Chess

Sporting life

1 July 2017

9:00 AM

1 July 2017

9:00 AM

Can chess and bridge be considered sports? According to a European Court of Justice judgment earlier this month, bridge is a sport and should be granted the same official status as football, rugby and tennis. The Daily Telegraph report says: ‘Advocate General Maciej Szpunar ruled that sport was an activity requiring a certain effort to overcome a challenge or an obstacle and which trains certain physical or mental skills. To be a sport it is not necessary that the activity has a certain physical element. It is sufficient that the activity has a significant mental element which is material to its outcome.’
 
This judgment is of great significance for both the English Chess Federation and the English Bridge Union in their battle to have Sport England recognise both activities as sports. It is a measure which the body has so far resisted, claiming that sport must entail physical exertion.
 
Of course, social bridge or chess can no more be classified as sport than kicking a football around in your back garden. But once mind sports have recognised competitions, titles and rankings — the criteria used when chess was recognised as a sport in Germany in 1977 — then recognition is due. International chess competitions have been common since 1834, with the world championship universally recognised in 1886. This week’s game is a brilliant effort from the 11th World Team Championship in Khanty-Mansiysk.
 
Akobian-Adhiban: Khanty-Mansiysk 2017; Semi-Slav Defence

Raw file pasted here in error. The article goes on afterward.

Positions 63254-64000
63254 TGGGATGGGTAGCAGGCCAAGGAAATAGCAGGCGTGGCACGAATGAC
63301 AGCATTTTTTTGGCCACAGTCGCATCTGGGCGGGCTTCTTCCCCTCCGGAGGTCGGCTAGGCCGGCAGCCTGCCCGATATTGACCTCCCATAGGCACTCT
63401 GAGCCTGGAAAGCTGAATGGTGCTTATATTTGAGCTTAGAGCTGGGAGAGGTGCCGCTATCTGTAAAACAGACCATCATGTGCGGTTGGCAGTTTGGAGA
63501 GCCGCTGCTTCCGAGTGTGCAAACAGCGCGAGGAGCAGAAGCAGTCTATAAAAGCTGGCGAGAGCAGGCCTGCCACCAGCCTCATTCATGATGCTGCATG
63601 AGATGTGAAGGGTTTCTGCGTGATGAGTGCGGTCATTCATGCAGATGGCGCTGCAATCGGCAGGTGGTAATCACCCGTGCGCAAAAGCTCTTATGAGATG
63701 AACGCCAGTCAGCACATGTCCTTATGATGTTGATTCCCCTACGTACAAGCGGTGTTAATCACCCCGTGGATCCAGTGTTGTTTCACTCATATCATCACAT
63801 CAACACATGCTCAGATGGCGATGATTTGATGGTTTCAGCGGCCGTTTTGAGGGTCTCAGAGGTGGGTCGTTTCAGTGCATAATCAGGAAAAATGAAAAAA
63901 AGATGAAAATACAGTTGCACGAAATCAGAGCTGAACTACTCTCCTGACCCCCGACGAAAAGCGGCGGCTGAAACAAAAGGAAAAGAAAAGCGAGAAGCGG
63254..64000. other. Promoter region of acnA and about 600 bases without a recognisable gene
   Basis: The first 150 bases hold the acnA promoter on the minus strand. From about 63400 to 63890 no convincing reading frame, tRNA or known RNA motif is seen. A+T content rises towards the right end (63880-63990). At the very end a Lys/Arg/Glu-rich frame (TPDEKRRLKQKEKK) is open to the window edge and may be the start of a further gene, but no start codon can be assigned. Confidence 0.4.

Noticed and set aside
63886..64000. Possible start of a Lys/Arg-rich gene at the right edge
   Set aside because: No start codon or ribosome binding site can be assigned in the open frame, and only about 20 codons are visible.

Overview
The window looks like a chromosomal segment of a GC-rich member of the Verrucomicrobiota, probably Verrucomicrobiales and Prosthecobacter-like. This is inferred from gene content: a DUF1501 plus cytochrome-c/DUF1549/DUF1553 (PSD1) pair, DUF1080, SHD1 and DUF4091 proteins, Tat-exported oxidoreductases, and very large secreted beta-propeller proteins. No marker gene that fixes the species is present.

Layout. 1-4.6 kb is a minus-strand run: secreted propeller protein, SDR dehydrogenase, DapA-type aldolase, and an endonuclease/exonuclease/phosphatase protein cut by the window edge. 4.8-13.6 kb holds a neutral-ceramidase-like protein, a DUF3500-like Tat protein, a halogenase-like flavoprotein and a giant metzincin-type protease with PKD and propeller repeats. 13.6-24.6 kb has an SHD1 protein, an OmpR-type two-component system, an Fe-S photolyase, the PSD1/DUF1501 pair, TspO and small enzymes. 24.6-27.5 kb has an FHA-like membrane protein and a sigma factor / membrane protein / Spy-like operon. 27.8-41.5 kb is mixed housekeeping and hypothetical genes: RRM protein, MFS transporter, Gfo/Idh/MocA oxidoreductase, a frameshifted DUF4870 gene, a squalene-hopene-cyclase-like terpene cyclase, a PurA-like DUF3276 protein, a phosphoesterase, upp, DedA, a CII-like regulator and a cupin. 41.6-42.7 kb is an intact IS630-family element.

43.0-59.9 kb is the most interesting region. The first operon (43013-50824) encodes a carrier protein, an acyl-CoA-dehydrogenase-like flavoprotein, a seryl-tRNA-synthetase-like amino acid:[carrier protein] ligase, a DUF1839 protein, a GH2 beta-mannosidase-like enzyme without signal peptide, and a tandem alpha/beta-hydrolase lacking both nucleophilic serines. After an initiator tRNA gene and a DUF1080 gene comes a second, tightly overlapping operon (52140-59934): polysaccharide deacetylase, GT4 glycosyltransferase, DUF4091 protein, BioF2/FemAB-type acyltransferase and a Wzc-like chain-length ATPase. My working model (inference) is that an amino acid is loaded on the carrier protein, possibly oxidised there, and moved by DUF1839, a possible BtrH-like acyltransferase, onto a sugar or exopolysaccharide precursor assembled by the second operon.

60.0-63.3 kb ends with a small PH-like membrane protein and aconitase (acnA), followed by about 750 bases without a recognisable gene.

1 d4 d5 2 c4 e6 3 Nc3 c6 4 e3 Nf6 5 Nf3 Nbd7 6 Qc2 Be7 7 g4 A bold way to unbalance the position. However, such aggression also carries within it the seeds of future defeat, in particular the weakening of the square f3. 7 … dxc4 If 7 … Nxg4 8 Rg1. 8 g5 Nd5 9 Bxc4 b5 Paradoxically this natural move is new to theory with 9 … b6 and 9 … Nxc3 being the earlier choices. 10 Be2 Nxc3 11 Qxc3 Bb7 12 d5 Overambitious. 12 h4 is much stronger. 12 … 0-0 13 dxe6 Opening the f-file only helps Black but 13 dxc6 Rc8 14 Nd4 Ne5 leads to a debacle for White. 13 … fxe6 14 h4 (see diagram 1) Too late. White now falls victim to a diabolical combination. 14 … Rxf3 15 Bxf3 Qf8 Threatening both 16 … Qxf3 and 16 … Bb4, so White’s hand is forced. 16 Ke2 b4 17 Qc4 Now White is set up for the killer blow but White’s queen must go to this diagonal to prevent the murderous … Ba6+ (see diagram 2) 17 … Qxf3+ The beautiful point of Black’s play. The simplified position that follows is an easy win for him. 18 Kxf3 Ne5+ 19 Kg3 Nxc4 20 Rd1 c5 21 b3 Nd6 22 Bb2 Rf8 23 f4 Bd5 24 Kh3 Ne4 The bishop on d5 and knight on e4 dominate the position. 25 Rf1 g6 26 Be5 a5 27 Bc7 Ra8 28 Kh2 a4 29 Be5 Kf7 30 Rfd1 Nf2 31 Re1 Nd3 32 Rf1 axb3 33 axb3 Rxa1 34 Bxa1 Bxb3 35 e4 c4 36 f5 exf5 37 exf5 c3 38 h5 gxh5 39 Rg1 c2 40 g6+ hxg6 41 fxg6+ Kg8 White resigns

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